In this month of March many more people are working from home and are in need of video conferencing software, and while I have been working from home quite a bit for twenty years, video conferencing is something I’ve seldom required.

I’ve tested a number of programs, but the software I like best and which works best for me so far is Zoom. It’s fast, has a decent UI, works where I need it, does screen/app sharing the way I think it should be done, and it comes in a free tier as well as several paid tiers.

But I keep hearing stories of how horrendous its privacy policy is, and in the course of a week there have been multiple people swearing off Zoom.

It started with this tweet thread subtweeted by someone who’s opinion I have valued. At the time of this writing this tweet has 40k likes and 15k retweets:

tweet from ouren

— “Whether you have Zoom account or not,” the company’s privacy page states, “we may collect Personal Data from or about you when you use or otherwise interact with our Products.”

All’s you gotta do is search for “Zoom attention monitoring” and read their privacy policy. (Their policy is that there is no privacy) Tech startups can neve be trusted. Ever.

Additional information from the EFF

and the last tweet in the series seems to be the money shot:

I don’t have a real soundcloud, but here are various links where you can buy our games, request keys, hire our services and more: listography…./poppyworks (we only work on games, not infosec, sorry!)

Then I get a Unix person telling me

it’s about uploading the process list of the system for the focus detection. it seems it’s not simply done client side, but instead they pull the list, meaning, all your ssh sessions with destinations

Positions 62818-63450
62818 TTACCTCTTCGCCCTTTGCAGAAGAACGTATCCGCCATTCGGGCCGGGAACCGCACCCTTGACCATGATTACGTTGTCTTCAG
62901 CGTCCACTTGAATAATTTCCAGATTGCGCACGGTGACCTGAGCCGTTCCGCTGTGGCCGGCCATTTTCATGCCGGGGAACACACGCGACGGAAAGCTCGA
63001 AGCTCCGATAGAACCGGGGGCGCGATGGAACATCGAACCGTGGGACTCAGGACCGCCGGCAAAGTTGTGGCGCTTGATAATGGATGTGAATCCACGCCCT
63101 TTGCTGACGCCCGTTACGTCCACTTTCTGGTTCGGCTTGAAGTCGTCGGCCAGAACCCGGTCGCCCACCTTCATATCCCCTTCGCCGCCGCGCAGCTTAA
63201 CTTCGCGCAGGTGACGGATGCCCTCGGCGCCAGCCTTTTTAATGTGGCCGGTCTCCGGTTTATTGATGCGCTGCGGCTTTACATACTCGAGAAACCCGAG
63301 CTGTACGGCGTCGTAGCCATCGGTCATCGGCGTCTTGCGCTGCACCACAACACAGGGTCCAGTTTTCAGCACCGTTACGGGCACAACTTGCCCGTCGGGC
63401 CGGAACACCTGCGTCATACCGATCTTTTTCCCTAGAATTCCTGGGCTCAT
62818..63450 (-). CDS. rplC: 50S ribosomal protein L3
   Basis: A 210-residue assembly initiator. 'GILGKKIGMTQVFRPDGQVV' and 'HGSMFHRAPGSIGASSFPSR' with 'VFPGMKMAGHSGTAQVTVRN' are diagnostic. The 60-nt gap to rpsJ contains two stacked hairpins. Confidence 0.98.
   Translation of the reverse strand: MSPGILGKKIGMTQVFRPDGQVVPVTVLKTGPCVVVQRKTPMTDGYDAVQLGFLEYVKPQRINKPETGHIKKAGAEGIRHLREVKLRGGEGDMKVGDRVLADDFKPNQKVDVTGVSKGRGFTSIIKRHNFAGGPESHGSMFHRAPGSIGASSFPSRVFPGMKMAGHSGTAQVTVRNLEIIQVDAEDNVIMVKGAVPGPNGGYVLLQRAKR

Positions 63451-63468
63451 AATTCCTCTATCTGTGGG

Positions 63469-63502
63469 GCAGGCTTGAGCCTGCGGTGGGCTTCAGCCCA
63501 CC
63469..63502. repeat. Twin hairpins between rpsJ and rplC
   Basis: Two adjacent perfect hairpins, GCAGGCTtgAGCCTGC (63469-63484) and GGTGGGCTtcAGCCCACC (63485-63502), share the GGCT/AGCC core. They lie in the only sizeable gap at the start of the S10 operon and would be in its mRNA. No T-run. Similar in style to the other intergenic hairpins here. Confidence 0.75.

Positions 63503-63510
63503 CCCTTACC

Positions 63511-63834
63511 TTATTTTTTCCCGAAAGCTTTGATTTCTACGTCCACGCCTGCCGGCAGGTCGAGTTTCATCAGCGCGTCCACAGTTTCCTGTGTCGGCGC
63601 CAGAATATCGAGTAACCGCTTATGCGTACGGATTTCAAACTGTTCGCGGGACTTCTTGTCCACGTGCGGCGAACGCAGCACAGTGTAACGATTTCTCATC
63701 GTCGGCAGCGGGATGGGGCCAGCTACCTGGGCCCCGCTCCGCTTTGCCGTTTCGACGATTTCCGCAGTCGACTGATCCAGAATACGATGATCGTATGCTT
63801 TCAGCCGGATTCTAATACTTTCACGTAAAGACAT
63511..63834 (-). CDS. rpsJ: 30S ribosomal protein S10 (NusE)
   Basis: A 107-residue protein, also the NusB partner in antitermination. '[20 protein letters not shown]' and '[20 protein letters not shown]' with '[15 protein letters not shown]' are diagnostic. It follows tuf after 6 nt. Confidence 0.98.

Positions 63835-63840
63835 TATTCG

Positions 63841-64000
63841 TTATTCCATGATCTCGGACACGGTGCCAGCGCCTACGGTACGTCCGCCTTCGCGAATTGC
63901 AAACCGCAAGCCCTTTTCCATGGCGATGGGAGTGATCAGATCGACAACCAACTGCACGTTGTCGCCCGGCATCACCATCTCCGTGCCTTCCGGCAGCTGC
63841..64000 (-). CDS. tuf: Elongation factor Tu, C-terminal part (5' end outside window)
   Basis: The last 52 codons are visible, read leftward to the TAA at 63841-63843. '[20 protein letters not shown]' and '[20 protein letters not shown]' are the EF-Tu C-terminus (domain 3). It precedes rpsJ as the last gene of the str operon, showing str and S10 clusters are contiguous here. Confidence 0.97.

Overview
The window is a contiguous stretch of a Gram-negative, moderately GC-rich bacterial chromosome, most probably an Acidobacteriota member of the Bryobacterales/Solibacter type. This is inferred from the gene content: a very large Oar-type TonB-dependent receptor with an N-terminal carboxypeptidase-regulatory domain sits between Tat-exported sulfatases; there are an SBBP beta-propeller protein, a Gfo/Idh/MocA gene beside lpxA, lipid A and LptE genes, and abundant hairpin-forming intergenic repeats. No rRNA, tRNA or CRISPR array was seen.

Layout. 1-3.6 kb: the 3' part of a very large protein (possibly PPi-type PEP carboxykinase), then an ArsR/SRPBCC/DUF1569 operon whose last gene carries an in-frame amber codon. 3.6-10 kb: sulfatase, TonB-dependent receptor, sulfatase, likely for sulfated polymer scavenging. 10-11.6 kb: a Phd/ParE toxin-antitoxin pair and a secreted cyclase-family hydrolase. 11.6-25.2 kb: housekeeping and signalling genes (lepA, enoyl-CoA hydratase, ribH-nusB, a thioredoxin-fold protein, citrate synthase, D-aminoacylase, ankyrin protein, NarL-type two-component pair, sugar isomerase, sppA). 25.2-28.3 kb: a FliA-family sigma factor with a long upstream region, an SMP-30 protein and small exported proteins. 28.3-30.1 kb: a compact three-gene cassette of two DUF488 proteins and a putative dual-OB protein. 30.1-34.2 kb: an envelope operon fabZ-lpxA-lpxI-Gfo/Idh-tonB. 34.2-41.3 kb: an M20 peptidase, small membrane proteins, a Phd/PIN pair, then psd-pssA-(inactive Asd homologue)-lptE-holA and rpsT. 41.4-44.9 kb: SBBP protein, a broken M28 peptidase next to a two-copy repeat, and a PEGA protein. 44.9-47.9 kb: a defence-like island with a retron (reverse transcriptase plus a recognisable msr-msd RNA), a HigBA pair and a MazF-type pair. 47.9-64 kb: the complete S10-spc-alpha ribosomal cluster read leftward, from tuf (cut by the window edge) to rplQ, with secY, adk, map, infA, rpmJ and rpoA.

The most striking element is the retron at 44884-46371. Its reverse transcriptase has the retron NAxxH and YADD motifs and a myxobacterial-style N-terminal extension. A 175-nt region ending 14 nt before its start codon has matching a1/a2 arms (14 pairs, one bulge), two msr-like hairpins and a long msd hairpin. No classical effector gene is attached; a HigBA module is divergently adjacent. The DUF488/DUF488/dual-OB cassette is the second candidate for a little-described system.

aw, come on, do we really believe that? Zoom would be slaughtered if that were true, right? Why should they do that? The app can simply check whether it has the active window.

Then there’s this piece (link removed 2022-JUL b/c broken and domain sold) which oozes FUD in my opinion:

Whenever you host a call, you have the option to activate Zoom’s attendee attention tracking feature

Yes, it’s hidden in the settings. So what? That means to me that the host can see whether the Zoom window is active. My Zoom window won’t be active because I’ll be taking notes in a separate (active) window. To me that’s not a privacy issue.

that piece goes on to say

This feature only works if someone on the call is sharing their screen.

Which takes care of a multitude of calls, dunnit. Next.

Of course, just because you are not viewing the Zoom screen does not mean you are not paying attention or doing work. Furthermore, this feature cannot always reliably gauge if you have clicked away from the call. It only works on version 4.0 or later of Zoom apps and is not as reliable if you attend a Zoom call through your web browser rather than an app.


You should also be aware that if a host decides to record the call so it can be played later, Zoom saves a TXT file of the chat messages from the meeting and shares it with your boss

So what? Those are public messages. Anybody who’s used IRC knows about that. Then:

According to its support page on the subject, “the saved chat will only include messages from the host and panelists to all participants.” However, it does not clarify what will happen to direct messages between attendees.

It does clarify that; the piece has just said so one sentence earlier: “the saved chat will only include messages from the host and panelists to all participants”.

According to the company’s privacy policy, Zoom collects reams of data on you, including your name, physical address, …

Oh really? The privacy policy clearly says may gather the following categories of Personal Data about you. The key word is “may”. And how they want to gather my physical address is beyond me; I didn’t specify one when signing up, and if you don’t sign up you can still participate in invited calls. How are they going to get your physical address then?

The piece closes with

Last year, ..

Yes, last year. Today is this year.

Convince me that this is not all FUD. I’ve yet to see any proof of the “spying” people are clamoring about.

Further reading:

The end.

conferencing :: 23 Mar 2020 :: e-mail